Uganda’s Bwindi Impenetrable National Park is one of Earth’s oldest and most biologically diverse forests. It’s also home to half of the world’s population of mountain gorillas. These descendants of ancestral monkeys and apes make their homes on the mist-shrouded slopes of thick, ancient forest, feeding on leaves and shoots, residing in family groups, and sharing their nests for warmth.

But like most places worldwide, Bwindi and its wildlife residents are feeling the effects of climate change. Rising temperatures are destroying the forest’s vast biodiversity and forcing its gorilla inhabitants to look for food outside of their natural habitat—sometimes in local farms and laboring communities—and heightening the animals’ stress levels in the process. 

While this is just one example of what the over-exploitation of natural resources is doing to our Earth, it also highlights the many reasons Nat Hab is continuously investing in life-changing initiatives to save our planet. Among them is Tomorrow’s Air.

What Is Tomorrow’s Air? 

Tomorrow’s Air—Direct Air Capture is a company that utilizes a carbon-removal process that extracts carbon dioxide (CO2) directly from the atmosphere and permanently stores it.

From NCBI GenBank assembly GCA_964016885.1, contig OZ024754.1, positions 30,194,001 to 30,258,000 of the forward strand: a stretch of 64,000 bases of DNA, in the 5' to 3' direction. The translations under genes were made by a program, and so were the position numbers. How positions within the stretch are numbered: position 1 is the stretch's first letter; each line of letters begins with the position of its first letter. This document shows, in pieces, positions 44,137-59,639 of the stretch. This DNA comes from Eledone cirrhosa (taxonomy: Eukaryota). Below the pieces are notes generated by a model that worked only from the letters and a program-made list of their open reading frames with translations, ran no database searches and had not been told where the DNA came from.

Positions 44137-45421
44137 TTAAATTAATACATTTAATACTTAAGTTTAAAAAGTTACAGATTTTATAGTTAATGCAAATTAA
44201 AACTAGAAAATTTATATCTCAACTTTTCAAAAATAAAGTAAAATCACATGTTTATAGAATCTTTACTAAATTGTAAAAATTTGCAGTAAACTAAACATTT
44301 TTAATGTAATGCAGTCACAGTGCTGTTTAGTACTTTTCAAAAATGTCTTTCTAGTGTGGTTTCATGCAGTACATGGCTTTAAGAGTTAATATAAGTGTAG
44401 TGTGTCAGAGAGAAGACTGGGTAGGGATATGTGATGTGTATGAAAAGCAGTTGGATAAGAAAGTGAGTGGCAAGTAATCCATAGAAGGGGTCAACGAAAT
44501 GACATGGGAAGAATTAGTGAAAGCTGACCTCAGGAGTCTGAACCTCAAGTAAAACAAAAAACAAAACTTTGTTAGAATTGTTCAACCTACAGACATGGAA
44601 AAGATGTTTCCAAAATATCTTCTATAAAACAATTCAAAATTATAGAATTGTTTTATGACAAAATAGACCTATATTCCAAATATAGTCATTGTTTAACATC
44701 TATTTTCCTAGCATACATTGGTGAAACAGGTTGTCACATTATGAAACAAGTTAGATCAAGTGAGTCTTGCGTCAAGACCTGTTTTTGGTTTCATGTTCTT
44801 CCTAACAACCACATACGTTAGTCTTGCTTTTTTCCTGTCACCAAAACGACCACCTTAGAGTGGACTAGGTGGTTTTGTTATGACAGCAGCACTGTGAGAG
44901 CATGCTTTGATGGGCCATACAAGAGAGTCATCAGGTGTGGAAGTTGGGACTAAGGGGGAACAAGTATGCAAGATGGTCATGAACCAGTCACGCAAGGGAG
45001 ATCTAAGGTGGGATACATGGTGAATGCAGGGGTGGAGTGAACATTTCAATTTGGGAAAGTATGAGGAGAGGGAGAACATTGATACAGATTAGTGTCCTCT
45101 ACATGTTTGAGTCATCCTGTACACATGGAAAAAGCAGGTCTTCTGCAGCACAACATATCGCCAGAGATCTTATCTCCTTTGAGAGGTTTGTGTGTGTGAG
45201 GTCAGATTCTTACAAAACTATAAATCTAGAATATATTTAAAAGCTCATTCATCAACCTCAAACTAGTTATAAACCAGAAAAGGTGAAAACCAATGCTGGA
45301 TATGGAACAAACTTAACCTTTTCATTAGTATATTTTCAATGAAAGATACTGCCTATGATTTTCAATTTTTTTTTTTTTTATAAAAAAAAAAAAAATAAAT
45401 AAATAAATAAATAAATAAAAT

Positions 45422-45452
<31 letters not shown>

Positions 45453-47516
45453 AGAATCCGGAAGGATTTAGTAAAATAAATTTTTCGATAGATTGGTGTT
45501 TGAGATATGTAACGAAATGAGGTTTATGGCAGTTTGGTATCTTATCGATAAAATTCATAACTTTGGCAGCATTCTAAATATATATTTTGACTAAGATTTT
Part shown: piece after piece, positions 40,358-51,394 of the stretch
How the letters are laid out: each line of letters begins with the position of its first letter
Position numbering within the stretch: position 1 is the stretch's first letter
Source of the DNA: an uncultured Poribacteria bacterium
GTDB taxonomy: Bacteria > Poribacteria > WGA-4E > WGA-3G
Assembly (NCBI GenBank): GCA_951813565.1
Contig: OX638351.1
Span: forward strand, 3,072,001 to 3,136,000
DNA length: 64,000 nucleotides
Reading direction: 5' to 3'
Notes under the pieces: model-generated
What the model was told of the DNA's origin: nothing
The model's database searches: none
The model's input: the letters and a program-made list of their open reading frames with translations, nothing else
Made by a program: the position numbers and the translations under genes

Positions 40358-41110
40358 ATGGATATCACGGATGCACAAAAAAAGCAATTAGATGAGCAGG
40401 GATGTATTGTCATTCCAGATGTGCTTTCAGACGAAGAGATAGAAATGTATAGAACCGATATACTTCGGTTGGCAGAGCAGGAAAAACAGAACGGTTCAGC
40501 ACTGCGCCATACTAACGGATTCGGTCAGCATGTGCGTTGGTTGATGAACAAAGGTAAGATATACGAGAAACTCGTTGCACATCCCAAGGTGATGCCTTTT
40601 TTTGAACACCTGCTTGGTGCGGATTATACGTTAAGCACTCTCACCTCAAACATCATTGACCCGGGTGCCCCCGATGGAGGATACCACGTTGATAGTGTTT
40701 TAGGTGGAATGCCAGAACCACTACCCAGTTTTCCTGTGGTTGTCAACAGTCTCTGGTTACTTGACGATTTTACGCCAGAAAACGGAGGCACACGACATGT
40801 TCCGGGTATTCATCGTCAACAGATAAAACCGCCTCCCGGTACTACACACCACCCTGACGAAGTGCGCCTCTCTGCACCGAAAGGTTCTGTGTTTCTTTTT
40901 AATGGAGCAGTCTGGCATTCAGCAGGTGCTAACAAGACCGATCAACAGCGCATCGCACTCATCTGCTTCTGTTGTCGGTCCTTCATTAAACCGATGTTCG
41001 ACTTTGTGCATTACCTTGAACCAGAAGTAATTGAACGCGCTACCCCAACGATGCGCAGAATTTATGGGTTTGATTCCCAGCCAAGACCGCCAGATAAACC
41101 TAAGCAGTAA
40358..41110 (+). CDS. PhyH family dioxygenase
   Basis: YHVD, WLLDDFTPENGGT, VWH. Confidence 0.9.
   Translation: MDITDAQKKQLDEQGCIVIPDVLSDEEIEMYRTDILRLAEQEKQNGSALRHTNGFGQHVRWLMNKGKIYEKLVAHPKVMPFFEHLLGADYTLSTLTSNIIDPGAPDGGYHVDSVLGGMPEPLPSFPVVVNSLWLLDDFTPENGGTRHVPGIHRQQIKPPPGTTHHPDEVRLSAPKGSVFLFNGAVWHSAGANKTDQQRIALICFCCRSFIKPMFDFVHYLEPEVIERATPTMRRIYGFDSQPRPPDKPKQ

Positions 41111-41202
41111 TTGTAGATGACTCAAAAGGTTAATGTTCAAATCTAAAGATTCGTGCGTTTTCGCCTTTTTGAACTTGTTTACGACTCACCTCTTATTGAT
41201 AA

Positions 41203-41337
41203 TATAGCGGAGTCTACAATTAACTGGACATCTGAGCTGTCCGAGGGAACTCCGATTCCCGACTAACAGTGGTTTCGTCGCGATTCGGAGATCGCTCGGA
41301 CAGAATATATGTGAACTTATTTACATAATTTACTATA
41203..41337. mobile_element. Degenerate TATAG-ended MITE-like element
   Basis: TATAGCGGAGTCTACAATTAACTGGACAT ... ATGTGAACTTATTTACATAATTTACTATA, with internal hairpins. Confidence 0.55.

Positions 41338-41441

Co-founders Christina Beckmann and Nim de Swardt began Tomorrow’s Air in 2019 to combat the effects of climate change by cleaning up the air and encouraging travelers to become part of the solution. Overseen by the Adventure Travel Trade Association (ATTA), a for-profit network of adventure travel leaders coming together to “change the world” through travel, this global collective—in partnership with Climeworks, a Swiss company specializing in direct air capture (DAC) technology—is taking tangible climate action through uniting the travel industry, and it’s only just getting started. 

“We want direct air capture to be something everybody can do,” says Court Whelan, Nat Hab’s Chief Sustainability Officer. On the surface, it may seem like a lofty goal: DAC is still in its beginning stages, and with relatively few companies working in the sector, the process remains costly. However, a surge in interest and investment over the past few years, coupled with increased energy efficiency, could lead to reduced costs. 

“At Nat Hab, we’re always trying to raise the bar,” says Whelan, “and this includes the projects that we choose to invest in. You can’t rely on decarbonization or carbon neutrality alone,” he says. “It’s about combined intervention.”

Australia kangaroo island ferns

© Mike Hillman

How Does it Work?

When businesses or consumers purchase carbon removal from Tomorrow’s Air, their money goes toward one of two options. The first is sustainable aviation fuel (SAF), a biofuel made from renewable waste resources, such as cooking oil and food scraps, that can be used to power airplanes and has an up to 80% lower carbon footprint than conventional jet fuel.

The second is carbon dioxide removal via direct air capture and permanent storage. In addition to its partnership with Climeworks, Tomorrow’s Air also works in unison with DAC suppliers Pacific Biochar, which removes CO2 from the atmosphere by stabilizing natural processes of decay in organic matter and storing it safely away in the ground, and Eion, utilizing a process known as enhanced weathering to clean the air.